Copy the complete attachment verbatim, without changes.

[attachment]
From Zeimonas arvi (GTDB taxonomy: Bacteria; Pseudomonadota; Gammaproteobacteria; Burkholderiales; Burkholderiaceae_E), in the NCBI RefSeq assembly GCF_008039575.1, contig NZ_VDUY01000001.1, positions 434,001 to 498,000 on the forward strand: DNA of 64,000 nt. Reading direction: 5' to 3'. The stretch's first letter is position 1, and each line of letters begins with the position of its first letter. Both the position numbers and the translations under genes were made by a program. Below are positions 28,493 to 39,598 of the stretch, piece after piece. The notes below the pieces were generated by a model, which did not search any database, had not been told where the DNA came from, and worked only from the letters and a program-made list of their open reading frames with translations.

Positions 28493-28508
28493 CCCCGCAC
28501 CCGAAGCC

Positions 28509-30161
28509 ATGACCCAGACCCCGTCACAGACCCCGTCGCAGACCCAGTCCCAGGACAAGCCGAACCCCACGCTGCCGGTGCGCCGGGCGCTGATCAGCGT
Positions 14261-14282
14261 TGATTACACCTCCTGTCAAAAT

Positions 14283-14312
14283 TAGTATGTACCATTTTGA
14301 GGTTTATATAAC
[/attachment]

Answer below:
From Zeimonas arvi (GTDB taxonomy: Bacteria; Pseudomonadota; Gammaproteobacteria; Burkholderiales; Burkholderiaceae_E), in the NCBI RefSeq assembly GCF_008039575.1, contig NZ_VDUY01000001.1, positions 434,001 to 498,000 on the forward strand: DNA of 64,000 nt. Reading direction: 5' to 3'. The stretch's first letter is position 1, and each line of letters begins with the position of its first letter. Both the position numbers and the translations under genes were made by a program. Below are positions 28,493 to 39,598 of the stretch, piece after piece. The notes below the pieces were generated by a model, which did not search any database, had not been told where the DNA came from, and worked only from the letters and a program-made list of their open reading frames with translations.

Positions 28493-28508
28493 CCCCGCAC
28501 CCGAAGCC

Positions 28509-30161
28509 ATGACCCAGACCCCGTCACAGACCCCGTCGCAGACCCAGTCCCAGGACAAGCCGAACCCCACGCTGCCGGTGCGCCGGGCGCTGATCAGCGT
Positions 14261-14282
14261 TGATTACACCTCCTGTCAAAAT

Positions 14283-14312
14283 TAGTATGTACCATTTTGA
14301 GGTTTATATAAC